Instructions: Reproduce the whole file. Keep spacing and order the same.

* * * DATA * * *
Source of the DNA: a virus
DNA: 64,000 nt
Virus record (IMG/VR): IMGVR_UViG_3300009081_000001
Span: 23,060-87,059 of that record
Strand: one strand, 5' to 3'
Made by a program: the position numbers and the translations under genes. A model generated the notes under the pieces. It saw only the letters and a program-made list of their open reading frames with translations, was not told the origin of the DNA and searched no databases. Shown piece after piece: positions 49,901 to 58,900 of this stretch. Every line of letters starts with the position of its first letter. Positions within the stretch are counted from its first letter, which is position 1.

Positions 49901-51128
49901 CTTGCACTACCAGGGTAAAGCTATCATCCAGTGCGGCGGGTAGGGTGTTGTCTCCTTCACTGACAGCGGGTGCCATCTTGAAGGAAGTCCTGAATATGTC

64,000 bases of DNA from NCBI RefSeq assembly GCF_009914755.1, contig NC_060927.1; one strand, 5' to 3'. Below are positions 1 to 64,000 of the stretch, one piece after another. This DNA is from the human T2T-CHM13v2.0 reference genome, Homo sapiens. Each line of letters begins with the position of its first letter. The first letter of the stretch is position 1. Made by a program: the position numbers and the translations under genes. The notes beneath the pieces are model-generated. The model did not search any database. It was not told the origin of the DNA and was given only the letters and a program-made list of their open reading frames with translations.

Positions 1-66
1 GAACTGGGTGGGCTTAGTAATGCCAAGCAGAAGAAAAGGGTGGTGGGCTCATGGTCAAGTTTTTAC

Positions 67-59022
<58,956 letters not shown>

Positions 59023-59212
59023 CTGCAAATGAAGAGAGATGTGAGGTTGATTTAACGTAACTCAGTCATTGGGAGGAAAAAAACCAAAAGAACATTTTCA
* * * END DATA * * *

Source of the DNA: a virus
DNA: 64,000 nt
Virus record (IMG/VR): IMGVR_UViG_3300009081_000001
Span: 23,060-87,059 of that record
Strand: one strand, 5' to 3'
Made by a program: the position numbers and the translations under genes. A model generated the notes under the pieces. It saw only the letters and a program-made list of their open reading frames with translations, was not told the origin of the DNA and searched no databases. Shown piece after piece: positions 49,901 to 58,900 of this stretch. Every line of letters starts with the position of its first letter. Positions within the stretch are counted from its first letter, which is position 1.

Positions 49901-51128
49901 CTTGCACTACCAGGGTAAAGCTATCATCCAGTGCGGCGGGTAGGGTGTTGTCTCCTTCACTGACAGCGGGTGCCATCTTGAAGGAAGTCCTGAATATGTC

64,000 bases of DNA from NCBI RefSeq assembly GCF_009914755.1, contig NC_060927.1; one strand, 5' to 3'. Below are positions 1 to 64,000 of the stretch, one piece after another. This DNA is from the human T2T-CHM13v2.0 reference genome, Homo sapiens. Each line of letters begins with the position of its first letter. The first letter of the stretch is position 1. Made by a program: the position numbers and the translations under genes. The notes beneath the pieces are model-generated. The model did not search any database. It was not told the origin of the DNA and was given only the letters and a program-made list of their open reading frames with translations.

Positions 1-66
1 GAACTGGGTGGGCTTAGTAATGCCAAGCAGAAGAAAAGGGTGGTGGGCTCATGGTCAAGTTTTTAC

Positions 67-59022
<58,956 letters not shown>

Positions 59023-59212
59023 CTGCAAATGAAGAGAGATGTGAGGTTGATTTAACGTAACTCAGTCATTGGGAGGAAAAAAACCAAAAGAACATTTTCA